I awoke this morning on my left side and recalled at once the rain at Ballard Park. I thought about staying in bed, but my back was ready to get up and do something different than lie down. Once up and mobile, I checked the news to see what additional mania, to that already unspooling, had unwound while I was asleep.
Jim Dennison had this thought for the fifth of July:
On this day in 1776, America's future was uncertain, to say the least. We had declared our independence from the world's greatest superpower and now faced the British Empire's wrath. Of the fifty-six signers of the Declaration of Independence, twelve fought in battle, five were captured and imprisoned, seventeen lost property to British raids, and five lost their fortunes. All risked their lives for the sake of their country and the cause of freedom.
It's daunting to consider the cost of freedom. If you are a thinking person, and will stay with your thought long enough to consider it rather than deny it for something easier, then digesting freedom’s price quickly takes on more than can be grasped by statistics. Preachers attempt this for us while describing Christ’s sacrifice to make freedom possible. Historians offer perspective from prior years in hopes of helping us comprehend freedom’s price.
Earlier in the week the world turned its attention to the hundredth anniversary of the Battle of the Somme that occurred during World War I. The battle began on July 1st and lasted—sort of—until February. Hostility ceased, more or less, on November 18th. The fact that specific dates are hard to come by convey a bit of the desperation in the trenches along the River Somme in 1916. Depending on how you count, a million men were casualties of this battle. On July 1st, the British lost in a single day more men than America lost in the entire Vietnam Conflict.
A hundred years ago, just like it was for multiplied centuries before, and just like it is today, mankind was struggling to gain independence from oppression and threat. War and conflict and freedom can be reduced to concepts, ideals, and aspirations—and I suppose they have to be to grasp them and subdue them into structures we can live by. Freedom is also measurable—like the sobering numbers from the Somme, or Gettysburg, or D-Day, or Iraq.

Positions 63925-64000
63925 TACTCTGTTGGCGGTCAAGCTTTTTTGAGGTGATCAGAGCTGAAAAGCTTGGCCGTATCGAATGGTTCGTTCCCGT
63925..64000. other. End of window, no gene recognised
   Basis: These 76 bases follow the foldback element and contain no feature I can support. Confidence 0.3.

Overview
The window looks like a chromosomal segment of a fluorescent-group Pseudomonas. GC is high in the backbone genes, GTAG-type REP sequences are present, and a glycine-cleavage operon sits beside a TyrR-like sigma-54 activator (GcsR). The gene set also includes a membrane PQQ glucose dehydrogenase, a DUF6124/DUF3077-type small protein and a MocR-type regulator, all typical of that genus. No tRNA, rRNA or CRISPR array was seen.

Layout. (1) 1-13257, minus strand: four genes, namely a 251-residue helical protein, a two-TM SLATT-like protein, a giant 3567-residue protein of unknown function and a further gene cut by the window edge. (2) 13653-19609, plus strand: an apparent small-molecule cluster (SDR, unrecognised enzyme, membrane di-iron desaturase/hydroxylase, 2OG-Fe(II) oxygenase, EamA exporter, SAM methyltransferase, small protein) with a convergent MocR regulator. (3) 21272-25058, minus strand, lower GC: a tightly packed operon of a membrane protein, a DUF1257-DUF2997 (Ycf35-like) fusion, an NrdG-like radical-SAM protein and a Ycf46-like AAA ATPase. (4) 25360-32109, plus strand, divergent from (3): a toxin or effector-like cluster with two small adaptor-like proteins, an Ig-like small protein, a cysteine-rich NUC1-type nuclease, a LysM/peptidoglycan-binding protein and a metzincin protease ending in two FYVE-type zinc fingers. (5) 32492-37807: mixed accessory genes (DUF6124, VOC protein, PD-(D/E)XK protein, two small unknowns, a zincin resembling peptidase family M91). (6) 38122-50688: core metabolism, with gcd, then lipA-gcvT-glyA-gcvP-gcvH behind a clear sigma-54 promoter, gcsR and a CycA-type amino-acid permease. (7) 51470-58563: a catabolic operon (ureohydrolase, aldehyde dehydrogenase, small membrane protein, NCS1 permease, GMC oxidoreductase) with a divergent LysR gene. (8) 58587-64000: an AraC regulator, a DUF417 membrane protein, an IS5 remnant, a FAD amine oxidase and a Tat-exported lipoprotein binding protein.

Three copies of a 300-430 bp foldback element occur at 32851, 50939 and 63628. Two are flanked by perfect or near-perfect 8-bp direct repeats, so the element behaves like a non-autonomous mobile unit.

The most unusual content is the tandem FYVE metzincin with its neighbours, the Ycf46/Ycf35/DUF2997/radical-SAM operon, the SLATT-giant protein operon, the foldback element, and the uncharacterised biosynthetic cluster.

But statistics, other than by implication, can’t measure incremental sacrifice. I can’t conceptualize a million dead—at least, I can’t conceptualize such a number and be confident I truly grasp it. But increments of sacrifice, I can turn over in my soul and believe I have managed them justly.
As I walked in the rain last night, I stared off into the undergrowth alongside the highway and wondered about Civil War soldiers in their heavy wool uniforms enduring such a storm while contending with poison ivy, ticks, and chiggers. Never mind, pervasive hunger. All of this was endured for ideals associated with freedom.
Whether your sympathies side with the Comanche or the Cavalry, one smeared himself with buffalo grease to stay dry while the other relied upon the propensity of wool to insulate even when wet. Both warriors were in search of freedom.
I’ve camped enough in rainy weather to know that four months of rain while slogging along in the jungles of Vietnam would get mighty, mighty old. But a cause associated with freedom compelled thousands to contend with discomfort in search of a higher ideal they could seize for themselves and those they cared about.
In a different type of battle, a spiritual one, I have contended with sacrifices necessary to gain what I was seeking: Realization of a call on my life and the transfer of what I believe about God to others who are searching. Whether a professional in this endeavor, or a lay person, the sacrifice of self so that others can live is an essential aspect of freedom.
As is true for the entire history of mankind on the planet, our hearts long for freedom, certainly for ourselves, but for those whom we love first and foremost. That is sacrifice. This is why the quote attributed to William Wallace as he faces death for Scotland's independence inspires us: “Every man dies. Not every man really lives.”
No matter how you measure it, someone sacrificed greatly on an independence day somewhere on this planet so you could consider these thoughts today. Quite literally, you live today because someone sacrificed yesterday.
When I try to capture my thoughts on this fifth day of July, I think today my thoughts are best summarized as a gratefulness that renders the humility of knowing I’m not my own. First by Jesus Christ, but also by others, I’ve been bought with a price.
Simply stated: As hard as I labor in this life to live free, I am endowed with the unalienable right to aspire to this ideal because of those who went before me.
In short: The fifth is possible because of the fourth.